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Eng 121 - Help I'm Going to Kill My Kids

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Thompson, Marciades



Position Paper

"Help I'm going To Kill My Children"

Children's imaginations run wild with visions of monsters under their beds, in the closet, and the shadows of the night. But what about the monsters that are not just in their imaginations but are in the form of someone they trust and love? Mary Shelley's imagination ran wild in her story of Frankenstein and brought nightmarish visions to the imaginations of readers for decades. Victor's lack of responsibility towards the creature that he created in this fictional book raised discussions on parental responsibilities toward the lives people create in our nonfiction world. Stephen King said, "Fiction is the truth inside the lie." He also said, "Sometimes human places create inhuman monsters." The reason horror movies are successful is because they prey on our instinctual need to survive. In tribal days, when the woman would scream, it was a signal of danger and the man would return to protect their pack. This is why it is usually the woman who becomes the victim of the boogie man. What if the woman was the boogieman? What if she was a mother?

The ability to take care of the lives people create usually falls upon the woman or a female caretaker, but many women lack the ability to take care of a young life. Often, women go unrecognized as being unstable. This can result in abuse, neglect, and when there is nothing left, they kill their children. This is happening more often and needs recognition, evaluation, and education for the problem that it is. PJ Resnick (Child Murder by Parents: A Psychiatric Review of Filicide) classified the reasons a mother would kill her children. He classifies the reasons as psychosis, accident, revenge and having an unwanted child. The American Journal of Psychiatry recognizes these reasons; however, there has been little research done into what other problems that contributes to these crimes. The parents psychodynamic and characterological problems have not been explored. You have to wonder if the mother and the child feels like this quote from Ralph Ellison, "I am invisible; understand, simply because people refuse to see me."

One would think that the extensive study of psychotherapeutic treatment of mothers who commit filicide, along with finding out what it is that they are no longer able to repress during their episode of psychosis or mania, would be included in studies. By looking deeply into the psyche of the individual, it is possible that we could better comprehend, recognize, and take action for the future well-being of our society. We need to be proactive and identify the vulnerabilities that cause breakdowns, depression, violent rages, manic depression, and the psychotic disorganization. Jill Corbin (anthropologist at Case Western University) said "we learn how to reduce auto fatalities among kids by putting seatbelts to use. We learn how to stop kids from strangling on the strings of their hoodies but with this phenomenon, we struggle."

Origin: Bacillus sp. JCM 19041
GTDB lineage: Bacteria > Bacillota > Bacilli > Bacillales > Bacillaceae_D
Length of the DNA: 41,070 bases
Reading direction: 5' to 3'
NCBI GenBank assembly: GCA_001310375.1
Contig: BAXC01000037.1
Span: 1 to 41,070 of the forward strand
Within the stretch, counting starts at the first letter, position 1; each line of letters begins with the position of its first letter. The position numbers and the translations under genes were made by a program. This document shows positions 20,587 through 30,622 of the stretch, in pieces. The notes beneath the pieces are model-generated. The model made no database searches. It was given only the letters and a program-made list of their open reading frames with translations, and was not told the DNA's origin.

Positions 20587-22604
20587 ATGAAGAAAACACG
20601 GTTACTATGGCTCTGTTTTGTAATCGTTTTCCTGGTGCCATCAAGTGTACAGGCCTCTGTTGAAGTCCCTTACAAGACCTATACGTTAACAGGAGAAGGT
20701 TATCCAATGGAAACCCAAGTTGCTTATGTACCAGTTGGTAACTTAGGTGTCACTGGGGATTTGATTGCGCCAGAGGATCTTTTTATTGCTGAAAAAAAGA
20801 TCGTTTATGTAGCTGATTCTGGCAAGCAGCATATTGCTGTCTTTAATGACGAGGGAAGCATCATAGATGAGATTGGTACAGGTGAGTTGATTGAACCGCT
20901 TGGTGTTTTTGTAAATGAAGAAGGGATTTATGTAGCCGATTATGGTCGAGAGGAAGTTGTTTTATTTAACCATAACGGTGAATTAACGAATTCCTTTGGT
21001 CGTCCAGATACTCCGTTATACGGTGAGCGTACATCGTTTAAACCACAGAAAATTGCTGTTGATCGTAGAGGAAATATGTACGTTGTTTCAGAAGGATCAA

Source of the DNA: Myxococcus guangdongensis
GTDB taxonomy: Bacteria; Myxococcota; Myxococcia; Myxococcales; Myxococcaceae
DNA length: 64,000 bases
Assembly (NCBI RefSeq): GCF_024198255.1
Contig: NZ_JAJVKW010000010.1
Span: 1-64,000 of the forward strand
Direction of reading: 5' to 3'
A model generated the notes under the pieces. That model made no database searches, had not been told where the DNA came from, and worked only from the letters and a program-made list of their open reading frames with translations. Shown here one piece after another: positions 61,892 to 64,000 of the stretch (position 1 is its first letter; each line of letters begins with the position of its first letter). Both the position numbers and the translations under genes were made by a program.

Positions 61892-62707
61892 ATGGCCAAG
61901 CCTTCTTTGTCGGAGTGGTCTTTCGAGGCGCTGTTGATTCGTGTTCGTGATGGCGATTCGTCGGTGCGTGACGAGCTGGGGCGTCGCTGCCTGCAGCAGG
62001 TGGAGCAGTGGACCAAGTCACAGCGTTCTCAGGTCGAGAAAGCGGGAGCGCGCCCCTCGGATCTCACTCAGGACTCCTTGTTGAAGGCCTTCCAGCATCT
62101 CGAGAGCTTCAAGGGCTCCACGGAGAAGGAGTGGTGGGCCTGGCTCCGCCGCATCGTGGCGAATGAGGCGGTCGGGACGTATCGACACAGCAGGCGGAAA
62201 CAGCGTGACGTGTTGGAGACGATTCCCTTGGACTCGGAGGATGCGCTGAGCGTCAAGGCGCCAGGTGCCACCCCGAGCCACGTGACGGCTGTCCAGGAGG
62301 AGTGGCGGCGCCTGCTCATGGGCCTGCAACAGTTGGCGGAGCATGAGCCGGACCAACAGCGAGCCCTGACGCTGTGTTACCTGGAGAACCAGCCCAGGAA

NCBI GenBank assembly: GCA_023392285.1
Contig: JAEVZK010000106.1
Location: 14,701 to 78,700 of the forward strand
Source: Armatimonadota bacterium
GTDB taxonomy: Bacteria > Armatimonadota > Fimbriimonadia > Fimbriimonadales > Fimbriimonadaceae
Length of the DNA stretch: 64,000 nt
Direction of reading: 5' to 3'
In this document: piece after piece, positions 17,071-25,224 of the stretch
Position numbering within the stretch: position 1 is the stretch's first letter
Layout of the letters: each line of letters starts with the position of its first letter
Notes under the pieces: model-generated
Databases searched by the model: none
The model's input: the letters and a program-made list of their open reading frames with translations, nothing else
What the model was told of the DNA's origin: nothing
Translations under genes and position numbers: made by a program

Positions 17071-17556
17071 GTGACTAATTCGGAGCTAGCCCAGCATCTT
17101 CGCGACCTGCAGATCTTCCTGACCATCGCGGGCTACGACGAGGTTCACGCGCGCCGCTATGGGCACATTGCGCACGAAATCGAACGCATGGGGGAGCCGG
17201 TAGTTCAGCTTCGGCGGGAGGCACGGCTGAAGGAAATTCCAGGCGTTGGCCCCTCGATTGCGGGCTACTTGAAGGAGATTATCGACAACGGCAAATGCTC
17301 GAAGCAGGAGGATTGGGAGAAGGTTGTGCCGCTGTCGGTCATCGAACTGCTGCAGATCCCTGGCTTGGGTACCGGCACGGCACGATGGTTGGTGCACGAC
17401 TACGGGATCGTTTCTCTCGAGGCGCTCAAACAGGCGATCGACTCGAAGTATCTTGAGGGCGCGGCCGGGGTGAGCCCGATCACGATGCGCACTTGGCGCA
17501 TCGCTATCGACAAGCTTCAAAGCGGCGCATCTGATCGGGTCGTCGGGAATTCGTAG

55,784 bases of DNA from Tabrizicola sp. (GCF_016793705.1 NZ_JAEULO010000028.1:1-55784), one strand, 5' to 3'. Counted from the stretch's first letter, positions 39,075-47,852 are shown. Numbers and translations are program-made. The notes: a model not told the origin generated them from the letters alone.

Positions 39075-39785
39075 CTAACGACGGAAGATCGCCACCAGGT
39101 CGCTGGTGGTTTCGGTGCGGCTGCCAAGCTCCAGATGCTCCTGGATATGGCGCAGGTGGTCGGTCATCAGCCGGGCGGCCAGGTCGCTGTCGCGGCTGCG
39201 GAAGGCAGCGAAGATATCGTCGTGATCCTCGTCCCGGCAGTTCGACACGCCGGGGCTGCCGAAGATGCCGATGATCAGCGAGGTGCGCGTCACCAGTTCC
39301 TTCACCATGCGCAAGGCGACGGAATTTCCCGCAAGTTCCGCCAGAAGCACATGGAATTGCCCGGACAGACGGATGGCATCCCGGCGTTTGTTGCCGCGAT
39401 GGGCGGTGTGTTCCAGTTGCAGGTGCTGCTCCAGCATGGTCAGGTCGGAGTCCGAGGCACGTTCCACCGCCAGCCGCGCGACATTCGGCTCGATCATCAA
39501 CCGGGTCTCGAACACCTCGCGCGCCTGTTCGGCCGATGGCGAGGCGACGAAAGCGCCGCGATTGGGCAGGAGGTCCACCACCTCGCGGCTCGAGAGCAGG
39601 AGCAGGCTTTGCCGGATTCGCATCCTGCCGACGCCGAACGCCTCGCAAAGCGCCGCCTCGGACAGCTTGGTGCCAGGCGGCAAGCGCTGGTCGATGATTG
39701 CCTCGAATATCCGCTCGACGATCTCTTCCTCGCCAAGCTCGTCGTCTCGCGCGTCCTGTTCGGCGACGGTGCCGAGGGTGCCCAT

Along with studying women such as Andrea Yates, Susan Smith, Caro Socorro, society needs to be educated about watching for the warning signs, just as we do with suicide, abuse, and other forms of mental health problems. Andrea Yates (Montaldo, Profile of Andrea Yates) was having parenting issues, was under a lot of stress, and was hospitalized for suicide attempts. She voiced to her doctor that she was no longer taking her antipsychotic medication and was having thoughts of killing her children. Andrea filled the bathtub with water and drowned her children. She placed her boys in the bed with her daughter positioned in the arms of her brothers and covered them with a sheet.

Andrea Yates psychosis is different from Susan Smith who just no longer wanted her children because they were in her way. Susan Smith (Montaldo) was sexually abused as a child and had a lifetime of untreated depression and suicidal thoughts. She was hospitalized for attempted suicide after a failed relationship. Her friends described her as being obsessive-compulsive with narcissistic delusions. Susan Smith's story of a black man hijacking her car began to unravel and the truth of how she pushed the car into the lake and watched her car sink with her boys belted inside. In all of the press conferences, she seemed more concerned with how she looked than with the disappearance of her own children.

Another case of infanticide involved Caro Socorro (Bruce McLean) was a well-educated woman that came from a good background; however, she was physically abusive to her husband and four boys. She was said to be under a lot of pressure and held a lot of resentment



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